Creativity is an essential part of a child’s development. It is fostered through play and imaginative exploration which in turn help build the foundations for future academic success. The benefits of encouraging creativity in school-aged children are countless – from improving their social skills to boosting their school performance. There are many ways in which teachers can engage students in creative activities, from performance art to painting, and from book publishing to graphic design. In this article, we will discuss how to introduce creative writing to third graders.
Pick A Genre
It is important to choose a genre for your creative writing class. This will depend on the age of your students but also on the length of the pieces you intend to assign. For example, you could explore short stories for younger students and longer novels for older ones. There are also fantasy, science fiction, and horror novels which are perfect for the older students in your school. Whatever your chosen genre, make sure that the pieces you choose are of a good quality and that you can find the resources to teach them. Most importantly, the genre you choose should match the students’ creativity and interest. For instance, if you are teaching high school students who have displayed an interest in the macabre, then go for it!
Extend The Learning
When introducing creative writing to your kids, it is important to think about the longer-term benefits of the class. Just because they have enjoyed creating something in the short-term doesn’t mean that the entire class will benefit from the exercise. In fact, it is likely that some of the students will struggle with the concept and won’t see the point in it. Extending the period in which the students can explore new concepts can be beneficial. This way, each student will feel that they are capable of creating something even if they didn’t necessarily see the value in creative writing before.
Explore The Elements Of A Story
It is no secret that students can struggle with the concept of writing an entire story. The most effective way of easing them into this task is by helping them understand the basics of a tale. Before you start writing, take some time to explore the elements of a story including setting, character, and plot. A story must have a protagonist, antagonist, and a main conflict. Additionally, you should know how the conflict is resolved. Knowing these things will allow you to construct a coherent narrative from a collection of disconnected anecdotes. When exploring these elements, you should do so through a series of questions to determine where the story is going and how it is supposed to end. Most importantly, make sure that you are having fun! If you are enjoying yourself, then your students will too.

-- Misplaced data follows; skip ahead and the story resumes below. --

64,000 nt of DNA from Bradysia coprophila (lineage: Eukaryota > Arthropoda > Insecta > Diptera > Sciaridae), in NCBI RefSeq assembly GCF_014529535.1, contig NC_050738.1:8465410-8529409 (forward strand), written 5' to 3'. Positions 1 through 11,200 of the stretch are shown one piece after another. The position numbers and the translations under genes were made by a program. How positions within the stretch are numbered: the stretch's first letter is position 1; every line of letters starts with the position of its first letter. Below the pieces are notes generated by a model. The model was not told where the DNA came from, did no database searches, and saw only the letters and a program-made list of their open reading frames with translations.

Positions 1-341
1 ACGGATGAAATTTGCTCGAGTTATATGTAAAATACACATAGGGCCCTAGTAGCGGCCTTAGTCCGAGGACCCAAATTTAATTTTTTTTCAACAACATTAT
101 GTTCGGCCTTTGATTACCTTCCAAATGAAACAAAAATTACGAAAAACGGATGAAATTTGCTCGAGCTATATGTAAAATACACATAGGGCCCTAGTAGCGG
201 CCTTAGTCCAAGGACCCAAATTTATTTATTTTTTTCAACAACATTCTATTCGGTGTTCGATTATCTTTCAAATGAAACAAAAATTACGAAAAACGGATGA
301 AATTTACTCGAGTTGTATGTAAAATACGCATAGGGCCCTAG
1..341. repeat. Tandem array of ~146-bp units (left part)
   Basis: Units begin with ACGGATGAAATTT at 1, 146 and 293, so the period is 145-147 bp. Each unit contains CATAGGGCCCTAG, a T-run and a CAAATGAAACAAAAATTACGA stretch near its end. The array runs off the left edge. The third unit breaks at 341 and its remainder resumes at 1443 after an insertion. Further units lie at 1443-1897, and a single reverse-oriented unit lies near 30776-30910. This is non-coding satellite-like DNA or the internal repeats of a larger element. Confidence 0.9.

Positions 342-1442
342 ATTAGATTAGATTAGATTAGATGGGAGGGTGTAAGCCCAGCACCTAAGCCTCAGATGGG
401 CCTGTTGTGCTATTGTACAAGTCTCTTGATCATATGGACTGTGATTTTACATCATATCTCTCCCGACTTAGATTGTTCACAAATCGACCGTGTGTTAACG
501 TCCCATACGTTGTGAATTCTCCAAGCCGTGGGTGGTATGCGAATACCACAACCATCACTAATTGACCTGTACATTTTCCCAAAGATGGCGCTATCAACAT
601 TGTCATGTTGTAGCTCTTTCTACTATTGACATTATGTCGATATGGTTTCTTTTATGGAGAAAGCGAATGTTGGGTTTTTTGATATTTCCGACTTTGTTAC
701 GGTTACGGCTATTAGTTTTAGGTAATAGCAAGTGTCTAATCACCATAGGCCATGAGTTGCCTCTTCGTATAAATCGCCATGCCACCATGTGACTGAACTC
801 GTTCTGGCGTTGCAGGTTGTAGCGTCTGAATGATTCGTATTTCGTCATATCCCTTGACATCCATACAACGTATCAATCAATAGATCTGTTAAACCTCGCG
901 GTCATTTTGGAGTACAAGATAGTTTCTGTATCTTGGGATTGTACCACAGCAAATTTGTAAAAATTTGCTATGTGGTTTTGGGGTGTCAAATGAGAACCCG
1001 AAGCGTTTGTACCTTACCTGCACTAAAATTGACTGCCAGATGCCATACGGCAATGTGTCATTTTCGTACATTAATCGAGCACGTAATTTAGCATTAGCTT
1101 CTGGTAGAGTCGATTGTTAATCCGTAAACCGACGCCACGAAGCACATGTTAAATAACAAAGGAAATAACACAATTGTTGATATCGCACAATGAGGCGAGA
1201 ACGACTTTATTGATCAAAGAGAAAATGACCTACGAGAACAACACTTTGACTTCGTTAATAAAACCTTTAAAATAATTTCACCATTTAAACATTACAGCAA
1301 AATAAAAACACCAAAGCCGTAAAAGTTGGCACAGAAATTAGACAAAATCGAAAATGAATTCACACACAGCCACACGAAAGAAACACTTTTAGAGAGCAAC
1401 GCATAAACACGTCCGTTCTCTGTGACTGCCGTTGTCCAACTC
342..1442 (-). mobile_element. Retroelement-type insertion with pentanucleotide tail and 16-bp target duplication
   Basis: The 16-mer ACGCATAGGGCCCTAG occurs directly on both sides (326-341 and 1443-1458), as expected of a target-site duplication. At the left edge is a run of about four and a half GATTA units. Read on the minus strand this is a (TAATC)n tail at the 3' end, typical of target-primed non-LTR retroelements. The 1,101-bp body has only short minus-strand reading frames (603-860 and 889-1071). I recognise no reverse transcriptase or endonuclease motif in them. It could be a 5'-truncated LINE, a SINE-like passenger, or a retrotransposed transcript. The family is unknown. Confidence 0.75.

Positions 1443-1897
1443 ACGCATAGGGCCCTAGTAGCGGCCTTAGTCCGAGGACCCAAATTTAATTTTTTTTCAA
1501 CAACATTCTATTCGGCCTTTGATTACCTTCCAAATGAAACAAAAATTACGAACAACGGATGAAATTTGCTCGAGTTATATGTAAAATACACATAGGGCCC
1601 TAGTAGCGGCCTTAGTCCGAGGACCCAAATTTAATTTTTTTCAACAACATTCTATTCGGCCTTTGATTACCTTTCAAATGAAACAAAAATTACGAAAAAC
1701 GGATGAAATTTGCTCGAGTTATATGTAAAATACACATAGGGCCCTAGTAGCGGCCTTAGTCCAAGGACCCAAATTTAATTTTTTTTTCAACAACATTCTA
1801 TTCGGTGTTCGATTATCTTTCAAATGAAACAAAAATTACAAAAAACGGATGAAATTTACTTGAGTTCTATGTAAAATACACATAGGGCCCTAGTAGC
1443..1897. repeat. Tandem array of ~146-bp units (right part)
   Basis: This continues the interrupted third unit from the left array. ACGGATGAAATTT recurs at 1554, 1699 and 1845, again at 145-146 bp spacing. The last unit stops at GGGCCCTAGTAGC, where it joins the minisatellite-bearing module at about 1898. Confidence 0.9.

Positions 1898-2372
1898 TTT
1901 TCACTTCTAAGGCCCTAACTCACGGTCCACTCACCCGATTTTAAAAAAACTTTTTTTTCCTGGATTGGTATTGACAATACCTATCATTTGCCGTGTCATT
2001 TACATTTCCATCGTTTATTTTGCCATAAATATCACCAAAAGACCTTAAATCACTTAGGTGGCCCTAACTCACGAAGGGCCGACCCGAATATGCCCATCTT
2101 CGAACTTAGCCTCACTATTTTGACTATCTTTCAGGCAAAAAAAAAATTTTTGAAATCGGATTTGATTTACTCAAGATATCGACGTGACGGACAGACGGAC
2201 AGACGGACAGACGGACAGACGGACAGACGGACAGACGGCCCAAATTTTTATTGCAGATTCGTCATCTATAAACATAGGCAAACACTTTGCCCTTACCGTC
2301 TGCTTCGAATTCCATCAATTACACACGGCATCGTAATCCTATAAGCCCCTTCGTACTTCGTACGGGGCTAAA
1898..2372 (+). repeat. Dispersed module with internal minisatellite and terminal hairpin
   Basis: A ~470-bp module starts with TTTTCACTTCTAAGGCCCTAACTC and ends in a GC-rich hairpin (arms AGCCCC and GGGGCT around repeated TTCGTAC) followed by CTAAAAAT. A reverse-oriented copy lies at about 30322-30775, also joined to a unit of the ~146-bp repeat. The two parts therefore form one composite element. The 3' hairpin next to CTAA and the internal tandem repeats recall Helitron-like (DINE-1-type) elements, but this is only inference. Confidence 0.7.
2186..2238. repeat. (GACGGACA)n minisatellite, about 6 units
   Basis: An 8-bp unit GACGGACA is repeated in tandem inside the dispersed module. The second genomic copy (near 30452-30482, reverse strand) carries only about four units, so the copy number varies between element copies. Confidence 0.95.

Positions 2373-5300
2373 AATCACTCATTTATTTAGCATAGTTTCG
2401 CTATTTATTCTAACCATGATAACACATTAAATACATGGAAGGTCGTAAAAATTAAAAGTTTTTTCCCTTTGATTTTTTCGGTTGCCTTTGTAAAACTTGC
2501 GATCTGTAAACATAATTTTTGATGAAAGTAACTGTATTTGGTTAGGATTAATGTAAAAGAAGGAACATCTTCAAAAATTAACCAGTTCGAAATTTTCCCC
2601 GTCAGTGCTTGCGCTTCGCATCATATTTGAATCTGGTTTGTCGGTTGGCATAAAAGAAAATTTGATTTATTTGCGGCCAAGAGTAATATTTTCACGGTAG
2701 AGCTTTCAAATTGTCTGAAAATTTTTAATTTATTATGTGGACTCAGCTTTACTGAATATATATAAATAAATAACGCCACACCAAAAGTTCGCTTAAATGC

Choose A Journal Or Literary Mag
Another way of helping your students express their creative side is through literary magazines or journals. The most popular of these are Ode, The Parisian Review, and TikTok Magazine. If your school does not have these resources available to them, then it is time to put your creative talents to work and start a literary magazine of your own. Creating a magazine is a great way of enabling your students to explore their creative side while also increasing their self-reliance. It is a great way for them to discover the joy of writing and the power of words to provoke thought and elicit emotion.
Introduce Creative Writing In Smaller Sized Groups
When teaching creative writing to your students, it is important to break the class down into smaller groups whenever possible. This will help students get one-on-one help whenever they need it. If there are more than four students in a class, then it is time to break the group up into two or three segments. Each group will then have a chance to share their work with the class and get constructive criticism. The important thing is to find the right balance between being a hands-on teacher and allowing the students to explore the material on their own. If you want to explore in greater detail how to teach creative writing to your students, then read our guide on How to Write A Novel With Young Writers.
Be A Hands-On Teacher
Being a good teacher is more than just showing your students the subject matter you are teaching. It involves connecting with your students on a personal level and being there for them whenever they need you. Being a hands-on teacher means being present in the classroom, participating in class activities, and engaging with your students. When you are a hands-on teacher, you are able to tailor your lessons to suit individual needs and levels of understanding. Students feel that you are genuinely interested in their success and well-being.
Create A Few Writing Assignments
Rather than flooding your students’ minds with information and expecting them to retain everything, create a few short-term writing assignments which will help them develop critical thinking and creative writing skills. Short-term assignments do not have to be elaborate – a short story, an article, or a poem can all be good starting points. The most important thing is for you to find something that your students can relate to and which will engage them academically.